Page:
Choosing A Mobility Scooter
Mobility scooters are for people mobile enough to operate a vehicle but challenged when walking distances, either because of a disability or a health problem. Scooters have three or four wheels, with models ranging from small, compact vehicles for indoors, to bigger scooters for whizzing round your local shops, to large models designed to handle rougher terrains. They're battery-powered and steered by a tiller or handlebars.
IS IT A CAR? A BIKE? NO, IT'S ...
Most mobility scooters are designed to travel on a footpath, like a pedestrian. They’re not classed as vehicles if their speed limit is less than 8MPH on roads and 4MPH on pavements. They need to be registered but registration is free of charge.
Another issue is use by people whose weight exceeds the scooter's limit, which can damage the scooter and make it unsafe.
IS IT FOR ME?
Before rushing out and buying a scooter, make sure the person intending to use it has the necessary physical and cognitive skills to operate and manoeuvre it safely. Levels of vision and hearing and the ability to get on and off the scooter should also be considered. While very few, there have been injuries and even deaths involving mobility scooters, so don't get on one unless you can operate it competently.
An assessment should be carried out to ensure that the user has the ability to operate the scooter safely; Wealden Mobility staff have been trained to provide such an assessment, which will include assessing whether you have:
- Enough hand strength and movement to use the controls, steer and turn the scooter. You also need to be able to turn your head to look to the side and behind you.
- Balance when riding on bumpy or rough ground and the ability to sit for periods of time and change the position of your body when going up and down inclines.
- Good enough vision and hearing to notice vehicles and pedestrians approaching, and to judge distances.
- The ability to concentrate for the entire period you drive and to react quickly enough to stop and turn suddenly if necessary. You also need to remember safety procedures and exercise patience, especially in crowded areas such as around shopping centres.
Check with your GP if you are taking any kind of medication to see if it affects your ability to operate machinery- if it does, talk to Wealden Mobility
Speak to Wealden Mobility to discuss the options and request a demonstration.
Assuming you've established you or the person you're buying for can use the scooter, think about where it's going to be used, so you know what kind to purchase.
Scooters are intended as an aid to mobility but not as a person's sole means of transport. So if the scooter's to be taken out for longer trips, check you or the person using it can get it transported to your destination. Some scooters will fold down or can be broken down into manageable sections for transportation. If you have a large enough car, a suitable ramp can be used. It is possible to fit hoists to cars to facilitate transportation.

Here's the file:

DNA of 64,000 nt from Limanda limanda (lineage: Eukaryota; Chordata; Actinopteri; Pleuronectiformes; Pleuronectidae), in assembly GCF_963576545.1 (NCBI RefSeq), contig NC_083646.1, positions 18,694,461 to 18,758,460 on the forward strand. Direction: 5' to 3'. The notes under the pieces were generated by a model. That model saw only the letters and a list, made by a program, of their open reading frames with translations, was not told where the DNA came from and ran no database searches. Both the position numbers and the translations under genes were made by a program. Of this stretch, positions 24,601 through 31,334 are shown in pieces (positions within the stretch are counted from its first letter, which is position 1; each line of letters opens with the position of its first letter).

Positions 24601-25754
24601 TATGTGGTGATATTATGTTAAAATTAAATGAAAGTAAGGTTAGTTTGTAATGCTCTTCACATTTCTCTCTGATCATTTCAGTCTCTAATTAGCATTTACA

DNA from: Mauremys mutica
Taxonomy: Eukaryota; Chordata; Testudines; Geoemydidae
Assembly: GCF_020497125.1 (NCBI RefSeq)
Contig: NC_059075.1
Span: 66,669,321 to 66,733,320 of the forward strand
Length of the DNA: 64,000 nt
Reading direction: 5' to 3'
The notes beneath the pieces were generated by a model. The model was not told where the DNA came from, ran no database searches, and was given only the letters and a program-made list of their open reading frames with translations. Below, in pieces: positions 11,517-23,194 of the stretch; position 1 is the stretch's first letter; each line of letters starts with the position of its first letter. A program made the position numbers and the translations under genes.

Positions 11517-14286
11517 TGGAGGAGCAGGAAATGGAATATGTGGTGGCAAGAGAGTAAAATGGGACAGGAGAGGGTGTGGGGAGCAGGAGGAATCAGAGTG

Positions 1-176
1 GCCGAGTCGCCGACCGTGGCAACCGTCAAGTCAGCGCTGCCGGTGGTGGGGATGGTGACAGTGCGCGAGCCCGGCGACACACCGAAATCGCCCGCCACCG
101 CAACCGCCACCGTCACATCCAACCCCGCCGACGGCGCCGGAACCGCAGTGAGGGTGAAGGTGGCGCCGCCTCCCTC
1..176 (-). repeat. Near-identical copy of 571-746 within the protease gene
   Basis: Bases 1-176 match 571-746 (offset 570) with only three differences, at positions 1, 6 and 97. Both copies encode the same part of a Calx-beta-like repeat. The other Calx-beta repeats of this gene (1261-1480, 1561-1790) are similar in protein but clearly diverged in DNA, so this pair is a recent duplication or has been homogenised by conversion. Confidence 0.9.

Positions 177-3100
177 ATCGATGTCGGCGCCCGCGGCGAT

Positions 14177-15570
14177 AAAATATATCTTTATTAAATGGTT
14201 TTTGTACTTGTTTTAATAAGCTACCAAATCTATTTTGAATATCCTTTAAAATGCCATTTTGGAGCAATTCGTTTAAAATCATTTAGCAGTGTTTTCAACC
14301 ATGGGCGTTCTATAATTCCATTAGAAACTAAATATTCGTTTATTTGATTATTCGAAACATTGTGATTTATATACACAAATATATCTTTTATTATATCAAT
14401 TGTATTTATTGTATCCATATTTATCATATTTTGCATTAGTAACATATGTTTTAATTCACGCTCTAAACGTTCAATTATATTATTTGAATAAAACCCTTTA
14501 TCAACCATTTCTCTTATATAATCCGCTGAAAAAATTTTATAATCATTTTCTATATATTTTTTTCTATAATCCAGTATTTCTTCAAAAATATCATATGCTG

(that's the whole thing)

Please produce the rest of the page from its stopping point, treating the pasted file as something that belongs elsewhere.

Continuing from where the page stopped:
The next thing to consider is storage. Many users house their scooter in a carport or garage, or in the house if it's for home mobility. Access to a power point is essential, as mobility scooters run on rechargeable batteries (which should be charged daily).
AFTER YOU'VE BOUGHT IT
A scooter should be serviced at least once a year or more often if it's used frequently.
Before each trip, check the horn works, the tyres are pumped up and the batteries are fully charged. Keep batteries charged when the scooter's not in use. Your batteries should last about two to four years before you need to buy new ones (providing you look after them).
Prior to buying, also find out what kind of warranty your scooter has - these range from 12 months to three years, with two years for the scooter and one year for batteries being the most common. Some suppliers give different warranties for different parts of the scooter, so make sure you're aware of what's covered and for how long.
Insurance is another necessary cost and the insurance we recommend includes a recovery facility in case your scooter breaks down away from home.
Wealden Mobility maintains a small stock of wheelchairs and can arrange for individual chairs to be available for demonstration; to try before you buy. In addition, a wide range of accessories are available to make your wheelchair as comfortable as possible.
How to find the right care assistant for you or your relative
1. Find your local office
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2. Get in touch with us
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4. Care assistant chosen & care starts
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